August 04, 2005

Your mind is moving low

Low would be one way to say it. Slid down a slope one day, with synaptic lapses intercepting their pharmaceutically determined roles. One day, I'm fine; the next, I'm weeping at too many people kissing on TV.

Maybe it's the middle-aged, midsummer blues. All I know is it's 95 in the shade, and I don't feel like going anywhere, not even on my annual roadtrip through New England, the friends and family tour.

I'm nostalgic for summers long gone, those years in Lake Placid, my summers in Bennington, where I had a legal release on file so the lifeguards were not responsible when I swam beyond the roped-off area in Lake Paren.

For several years, we made a family in Vermont -- me, Trish, Judith, Bryn, Kai, Mary and Jim, Wyn (in his way) -- but that was when my father was alive and helping to support his daughter the writer, that was when his daughter had more creative support, in the 1980s, when she was a Prozac visionary, not an antidepressant statistic.

Lake Placid? Summers of my childhood, summers of tennis, swimming and afternoon tea; evenings subbing as the glass-washer with my friend Jen at our uncle's hotel, where we stayed.

We had our glass-washing tricks down: busboy leaves tray of half-filled glasses on counter. We taste and swallow all -- wine appreciation for the young teenager -- then insert glasses in dishwasher, run it, and hope we're not too drunk to break anything, but probably not much caring if we do. Uncle Teddy had already fired the glass-washer; we figured free wine was the cost of employing us, and labor didn't come cheaper than that.

Fast-forward to Bennington, five summers of writing, dancing, swimming, talking books, hearing authors read fiction, poetry, prose -- adult summer camp, with plenty of time and space away from the phone, before the fax, before e-mail. People don't live like that anymore. We are way too plugged in as a society, and yet we connect less and less.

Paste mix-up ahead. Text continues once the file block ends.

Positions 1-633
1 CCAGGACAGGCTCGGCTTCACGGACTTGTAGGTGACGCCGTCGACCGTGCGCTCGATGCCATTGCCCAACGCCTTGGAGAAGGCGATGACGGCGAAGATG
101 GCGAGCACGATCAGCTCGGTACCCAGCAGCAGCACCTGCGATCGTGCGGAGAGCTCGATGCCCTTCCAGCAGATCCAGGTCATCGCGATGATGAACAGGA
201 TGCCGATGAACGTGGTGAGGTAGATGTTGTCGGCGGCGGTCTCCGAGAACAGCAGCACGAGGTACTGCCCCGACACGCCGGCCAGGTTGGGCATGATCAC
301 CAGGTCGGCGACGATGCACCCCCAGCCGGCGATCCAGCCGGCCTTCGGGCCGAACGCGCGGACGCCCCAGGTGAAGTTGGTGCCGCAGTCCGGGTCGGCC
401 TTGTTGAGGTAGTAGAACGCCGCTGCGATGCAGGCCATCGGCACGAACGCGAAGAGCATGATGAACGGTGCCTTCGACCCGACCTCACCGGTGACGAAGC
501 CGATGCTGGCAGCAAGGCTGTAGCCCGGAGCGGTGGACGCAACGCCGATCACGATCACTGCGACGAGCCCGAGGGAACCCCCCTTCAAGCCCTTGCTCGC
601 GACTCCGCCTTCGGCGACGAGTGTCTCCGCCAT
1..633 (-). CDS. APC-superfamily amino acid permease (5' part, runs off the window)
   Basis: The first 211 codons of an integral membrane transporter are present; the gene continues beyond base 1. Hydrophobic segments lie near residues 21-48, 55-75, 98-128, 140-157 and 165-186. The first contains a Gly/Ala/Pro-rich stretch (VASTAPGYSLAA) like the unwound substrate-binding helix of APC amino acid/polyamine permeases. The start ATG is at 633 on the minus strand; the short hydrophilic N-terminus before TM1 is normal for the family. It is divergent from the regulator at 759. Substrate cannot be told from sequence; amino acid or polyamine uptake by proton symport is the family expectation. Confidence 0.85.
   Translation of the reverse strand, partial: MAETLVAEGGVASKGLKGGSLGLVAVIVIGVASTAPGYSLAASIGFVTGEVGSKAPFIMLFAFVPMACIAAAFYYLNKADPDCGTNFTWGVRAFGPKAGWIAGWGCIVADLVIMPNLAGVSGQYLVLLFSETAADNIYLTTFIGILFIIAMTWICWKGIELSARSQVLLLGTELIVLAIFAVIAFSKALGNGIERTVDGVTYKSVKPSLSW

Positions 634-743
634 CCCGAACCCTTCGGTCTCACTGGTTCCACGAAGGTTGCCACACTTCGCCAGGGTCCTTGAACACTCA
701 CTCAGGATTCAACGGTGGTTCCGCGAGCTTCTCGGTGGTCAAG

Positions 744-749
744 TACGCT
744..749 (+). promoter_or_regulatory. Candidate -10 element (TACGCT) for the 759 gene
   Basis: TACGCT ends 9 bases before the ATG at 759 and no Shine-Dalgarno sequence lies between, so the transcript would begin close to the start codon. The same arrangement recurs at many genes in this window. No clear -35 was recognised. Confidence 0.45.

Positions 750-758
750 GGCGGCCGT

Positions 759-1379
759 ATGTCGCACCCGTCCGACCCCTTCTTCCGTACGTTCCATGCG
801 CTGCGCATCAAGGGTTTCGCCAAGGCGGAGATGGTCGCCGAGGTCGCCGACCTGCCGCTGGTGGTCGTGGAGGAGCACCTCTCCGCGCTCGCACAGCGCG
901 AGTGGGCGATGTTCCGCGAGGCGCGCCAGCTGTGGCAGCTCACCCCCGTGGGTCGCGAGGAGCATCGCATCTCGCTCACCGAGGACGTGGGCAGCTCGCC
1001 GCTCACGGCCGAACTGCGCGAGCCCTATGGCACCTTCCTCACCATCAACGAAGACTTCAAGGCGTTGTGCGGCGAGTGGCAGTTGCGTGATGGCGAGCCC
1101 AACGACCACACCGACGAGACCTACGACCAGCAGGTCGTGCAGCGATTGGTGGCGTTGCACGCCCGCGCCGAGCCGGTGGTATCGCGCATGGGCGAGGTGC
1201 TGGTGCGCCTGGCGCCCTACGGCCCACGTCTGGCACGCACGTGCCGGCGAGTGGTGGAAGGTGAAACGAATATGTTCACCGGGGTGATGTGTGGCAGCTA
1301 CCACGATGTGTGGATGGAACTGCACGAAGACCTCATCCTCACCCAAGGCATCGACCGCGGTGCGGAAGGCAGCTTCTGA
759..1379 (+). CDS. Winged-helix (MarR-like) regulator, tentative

But I digress: this sudden mood swing descended, and I was at the shrink two days later, leaving with higher doses of my current medications. The list is long, but the warnings stay the same:

Caution: Medication with or without alcohol may impair ability to drive. Medication may impair your ability to drive or operate machinery. Use care until you become familiar with effects. Before taking non-prescription drugs, OBTAIN MEDICAL ADVICE. May cause dizziness or drowsiness. May cause blurred vision. (No caveats re: driving with blurred vision.)

Take or use EXACTLY AS DIRECTED. Do not discontinue or skip doses unless directed by your doctor. Carry a medical ID bracelet stating that you are taking this drug. USE CAUTION when operating a car or dangerous machinery (repeated on many labels).

Note that machinery is no longer "heavy," but "dangerous." How is this distinction made? How is a car a separate entity? When I'm driving, it could be a golf cart or a Mercedes; either way, you don't want to be near my navigational path.

And my favorite: Do not eat grapefruit or drink grapefruit juice within 2-4 hours of taking this medication.

Who paid for the research on the grapefruit/drug interaction discovery? That's the limit of my mind's curiosity at the moment.


Blogger The Misanthrope said...

...We are way too plugged in as a society, and yet we connect less and less.

That is so very true and sad!

7:33 PM  
Blogger Cattiva said...

Ah childhood...

If you find out the deal on the grapefruit, let me know. I'm really curious.

3:04 PM  

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